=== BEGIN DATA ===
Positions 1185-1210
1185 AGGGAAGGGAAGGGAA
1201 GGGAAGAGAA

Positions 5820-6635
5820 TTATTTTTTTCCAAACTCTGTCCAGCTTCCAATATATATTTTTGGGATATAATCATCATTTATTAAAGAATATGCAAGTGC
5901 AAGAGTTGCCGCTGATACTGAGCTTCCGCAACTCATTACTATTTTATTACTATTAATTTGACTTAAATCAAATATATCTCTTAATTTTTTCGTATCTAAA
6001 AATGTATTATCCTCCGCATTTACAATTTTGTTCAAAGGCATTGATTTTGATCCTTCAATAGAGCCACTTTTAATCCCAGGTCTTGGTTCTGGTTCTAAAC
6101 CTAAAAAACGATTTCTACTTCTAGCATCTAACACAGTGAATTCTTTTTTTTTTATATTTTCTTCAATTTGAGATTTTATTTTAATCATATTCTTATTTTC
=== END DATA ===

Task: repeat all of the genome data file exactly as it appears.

Positions 1185-1210
1185 AGGGAAGGGAAGGGAA
1201 GGGAAGAGAA

Positions 5820-6635
5820 TTATTTTTTTCCAAACTCTGTCCAGCTTCCAATATATATTTTTGGGATATAATCATCATTTATTAAAGAATATGCAAGTGC
5901 AAGAGTTGCCGCTGATACTGAGCTTCCGCAACTCATTACTATTTTATTACTATTAATTTGACTTAAATCAAATATATCTCTTAATTTTTTCGTATCTAAA
6001 AATGTATTATCCTCCGCATTTACAATTTTGTTCAAAGGCATTGATTTTGATCCTTCAATAGAGCCACTTTTAATCCCAGGTCTTGGTTCTGGTTCTAAAC
6101 CTAAAAAACGATTTCTACTTCTAGCATCTAACACAGTGAATTCTTTTTTTTTTATATTTTCTTCAATTTGAGATTTTATTTTAATCATATTCTTATTTTC